This statement sets out Levi Strauss (UK) Limited’s commitment to tackling and eradicating modern day slavery from our supply chains and ensuring our policies and procedures protect the rights of all employees.
This statement is for the financial year ending 30 November 2021.
For the purposes of providing this statement, the greater Levi Strauss & Co. international network will be referred to as simply LS&Co.
This statement is published in accordance with the UK Modern Slavery Act 2015 (the Act).
For more than 160 years, LS&Co. has worked to honour the pioneering spirit of hard work, individuality and authenticity in how it makes its products and runs its company.
Founded in 1853, LS&Co. opened a wholesale dry goods business in San Francisco that became known as Levi Strauss & Co. In 1873, the company received a United States patent for "waist overalls" with metal rivets at points of strain. The first product line designated by the lot number "501" was created in 1890.
LS&Co. is dedicated to elevating the dignity of the people who work to bring its clothing to market. Levi Strauss has invested time, energy, heart and resources in improving the future of these communities.
In October 2005, LS&Co. was the first apparel company to release the names and locations of all its active, approved owned-and-operated, contract and licensee factories that manufacture and finish Levi’s®, Dockers®, Signature by Levi Strauss™, and Denizen® products. LS&Co. believes that making its factory list public fosters collaboration with other brands and leads to sector-wide improvement in workplace conditions.
In 2018, LS&Co. continued to advance supply chain transparency, by expanding its public supplier list beyond manufacturing and finishing suppliers to include fabric mills.
Today, LS&Co. is one of the world's largest brand-name apparel companies and a global leader in jeanswear. The company designs and markets jeans, casual wear and related accessories for men, women and children. Its products are sold in more than 110 countries worldwide and its products are sold in 50,000 retail locations through a combination of chain retailers, department stores, online sites, and a global footprint of approximately 3,100 retail stores and shop-in-shops and 1,000+ owned and operated stores.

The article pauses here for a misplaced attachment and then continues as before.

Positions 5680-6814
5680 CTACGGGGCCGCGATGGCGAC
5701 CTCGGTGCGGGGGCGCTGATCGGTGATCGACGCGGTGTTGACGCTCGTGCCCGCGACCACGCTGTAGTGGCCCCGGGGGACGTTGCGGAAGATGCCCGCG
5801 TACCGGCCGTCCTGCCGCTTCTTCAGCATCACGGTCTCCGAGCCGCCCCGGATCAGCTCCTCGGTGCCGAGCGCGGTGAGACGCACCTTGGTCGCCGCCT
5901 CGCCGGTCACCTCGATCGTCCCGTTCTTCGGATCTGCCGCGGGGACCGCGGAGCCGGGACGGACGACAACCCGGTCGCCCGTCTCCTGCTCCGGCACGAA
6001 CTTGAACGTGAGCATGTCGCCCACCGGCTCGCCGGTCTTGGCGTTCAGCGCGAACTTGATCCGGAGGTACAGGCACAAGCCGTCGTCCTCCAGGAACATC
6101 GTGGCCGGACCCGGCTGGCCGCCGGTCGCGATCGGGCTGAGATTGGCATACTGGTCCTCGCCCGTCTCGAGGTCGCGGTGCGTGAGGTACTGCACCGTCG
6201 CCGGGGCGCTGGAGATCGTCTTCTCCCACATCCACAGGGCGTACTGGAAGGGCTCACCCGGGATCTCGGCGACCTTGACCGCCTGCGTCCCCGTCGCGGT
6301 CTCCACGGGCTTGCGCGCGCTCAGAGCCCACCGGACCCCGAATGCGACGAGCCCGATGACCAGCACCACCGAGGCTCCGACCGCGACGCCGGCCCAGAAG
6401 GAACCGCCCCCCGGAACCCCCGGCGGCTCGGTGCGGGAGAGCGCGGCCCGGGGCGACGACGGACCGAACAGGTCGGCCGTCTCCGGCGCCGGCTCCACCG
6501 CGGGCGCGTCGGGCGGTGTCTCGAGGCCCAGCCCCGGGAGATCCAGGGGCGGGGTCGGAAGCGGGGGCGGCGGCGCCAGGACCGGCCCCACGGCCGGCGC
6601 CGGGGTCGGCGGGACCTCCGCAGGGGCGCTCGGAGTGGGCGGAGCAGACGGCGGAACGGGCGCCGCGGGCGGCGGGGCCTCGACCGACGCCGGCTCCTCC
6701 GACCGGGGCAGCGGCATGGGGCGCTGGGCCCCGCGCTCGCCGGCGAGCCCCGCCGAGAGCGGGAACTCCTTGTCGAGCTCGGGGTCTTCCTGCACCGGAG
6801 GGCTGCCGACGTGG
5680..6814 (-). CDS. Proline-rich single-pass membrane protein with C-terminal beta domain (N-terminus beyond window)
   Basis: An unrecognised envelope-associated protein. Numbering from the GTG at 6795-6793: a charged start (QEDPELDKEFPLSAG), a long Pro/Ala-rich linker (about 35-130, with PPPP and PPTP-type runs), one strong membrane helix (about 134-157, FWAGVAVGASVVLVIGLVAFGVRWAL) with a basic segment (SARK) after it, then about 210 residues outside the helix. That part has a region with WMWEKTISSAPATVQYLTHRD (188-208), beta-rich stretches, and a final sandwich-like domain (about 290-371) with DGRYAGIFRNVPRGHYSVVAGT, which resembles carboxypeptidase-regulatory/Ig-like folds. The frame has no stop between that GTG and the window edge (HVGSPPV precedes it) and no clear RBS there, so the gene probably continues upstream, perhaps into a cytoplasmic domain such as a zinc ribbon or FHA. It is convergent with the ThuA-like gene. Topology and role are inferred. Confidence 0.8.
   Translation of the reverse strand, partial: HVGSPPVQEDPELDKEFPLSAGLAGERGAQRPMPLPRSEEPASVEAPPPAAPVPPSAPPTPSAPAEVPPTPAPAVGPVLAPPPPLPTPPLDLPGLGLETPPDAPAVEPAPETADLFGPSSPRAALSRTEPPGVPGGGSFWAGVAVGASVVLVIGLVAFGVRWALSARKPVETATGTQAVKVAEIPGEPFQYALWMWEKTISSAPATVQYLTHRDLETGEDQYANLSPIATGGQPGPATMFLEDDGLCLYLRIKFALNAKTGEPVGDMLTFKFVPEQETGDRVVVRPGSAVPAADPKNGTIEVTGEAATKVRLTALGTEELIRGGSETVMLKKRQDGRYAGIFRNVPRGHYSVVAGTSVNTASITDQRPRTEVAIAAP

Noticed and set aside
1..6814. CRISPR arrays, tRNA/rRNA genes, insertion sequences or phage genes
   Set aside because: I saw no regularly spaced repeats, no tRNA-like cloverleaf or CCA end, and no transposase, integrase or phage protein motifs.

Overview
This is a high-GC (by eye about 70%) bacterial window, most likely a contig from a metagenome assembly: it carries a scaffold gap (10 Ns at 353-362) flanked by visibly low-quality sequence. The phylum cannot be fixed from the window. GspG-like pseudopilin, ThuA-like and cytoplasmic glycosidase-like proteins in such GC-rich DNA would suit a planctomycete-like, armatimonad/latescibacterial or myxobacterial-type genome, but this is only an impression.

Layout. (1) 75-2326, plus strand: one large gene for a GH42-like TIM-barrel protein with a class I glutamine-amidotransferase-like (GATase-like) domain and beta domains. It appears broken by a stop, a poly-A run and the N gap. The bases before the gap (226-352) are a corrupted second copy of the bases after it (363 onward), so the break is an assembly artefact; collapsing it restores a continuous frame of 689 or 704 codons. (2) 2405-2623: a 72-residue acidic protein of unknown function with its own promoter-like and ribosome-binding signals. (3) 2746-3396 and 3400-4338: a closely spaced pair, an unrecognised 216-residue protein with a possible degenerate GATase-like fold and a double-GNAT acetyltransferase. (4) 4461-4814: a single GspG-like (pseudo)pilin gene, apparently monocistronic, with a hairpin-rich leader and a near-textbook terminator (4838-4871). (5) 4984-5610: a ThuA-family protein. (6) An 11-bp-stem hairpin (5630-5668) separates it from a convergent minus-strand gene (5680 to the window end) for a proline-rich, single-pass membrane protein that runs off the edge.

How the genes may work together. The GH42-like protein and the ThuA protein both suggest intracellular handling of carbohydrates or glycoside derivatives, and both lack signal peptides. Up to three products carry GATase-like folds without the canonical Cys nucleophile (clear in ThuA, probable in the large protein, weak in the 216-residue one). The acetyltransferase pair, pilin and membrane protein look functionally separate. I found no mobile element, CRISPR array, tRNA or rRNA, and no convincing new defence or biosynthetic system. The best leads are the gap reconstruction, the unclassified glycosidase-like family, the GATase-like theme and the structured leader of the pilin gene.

LS&Co. sources products primarily from independent contract manufacturers located in approximately 24 countries around the world. LS&Co. requires all third-party contractors and subcontractors who manufacture or finish products for it, to comply with LS&Co.' Global Sourcing and Operating Guidelines (GSOG), including its Terms of Engagement. Similarly, LS&Co. requires its licensees to ensure that their manufacturers comply with Levis Strauss' GSOG and Terms of Engagement.
Levi Strauss (UK) Ltd (Levi Strauss UK) is a wholly owned subsidiary of Levi Strauss & Co. Europe whose ultimate parent company is Levi Strauss & Co., a company listed on the New York Stock Exchange. Levi Strauss UK has three branches, in Ireland, Norway and Finland.
Levi Strauss UK conducts sales through physical and online stores.
Levi Strauss UK sells products through branded physical stores and online channels, which are either owned and operated by Levi Strauss UK, or are managed by franchisees.
Levi Strauss UK also sells products to multibrand retail customers, that buys and on-sells the products in multibrand stores.
There are approximately 68 branded stores and more than 750 multibrand stores that sell LS&Co. products in the UK, Ireland, Norway and Finland.
The full LS&Co. network employs approximately 14,800 people worldwide. Levi Strauss UK employs a total of approximately 1230 employees in the UK. These employees are employed in a range of office, warehouse and retail capacities.
LS&Co. deals with a number of its suppliers directly for items including goods and services used in providing products to customers.
The suppliers and partners of LS&Co. are largely categorised as follows:
LS&Co. manages some of its supply chain, vendors and manufacturers of branded products under separate legal entities named Levi Strauss Global Trading Co Ltd which is registered in Hong Kong (Levi Strauss Global Trading) and Levi’s Footwear & Accessories (Switzerland) SA which is registered in Switzerland (Levi’s Footwear and Accessories).
RISK OF MODERN SLAVERY PRACTICES IN OPERATIONS AND SUPPLY CHAINS
The greater LS&Co. international network is involved in sourcing textile manufacturing, apparel, accessories, footwear, and product lines across international borders. This heightens the risks of purchasing, or seeking services from countries where slavery may be taking place.
The indirect business relations in the supply chain pose greater risk. However, LS&Co. aims to select suppliers of LS&Co. products that comply with its Global Sourcing and Operating Guidelines, including its Terms of Engagement. It has put in place a program to monitor how the suppliers operate, including the requirements for the suppliers to ensure that their sub-contractors comply with the Terms of Engagement.
2. ACTIONS LS&CO. TAKES TO ASSESS AND ADDRESS THESE RISKS
We are committed to a process of upholding practices against modern slavery or human trafficking in our supply chains or in any part of our business. We are committed to acting ethically and with integrity in all of our business relationships. Our commitment is also supported by policies and procedures which ensures responsibility and accountability for improving business practices and eliminating modern slavery in supply chains at all levels of our business.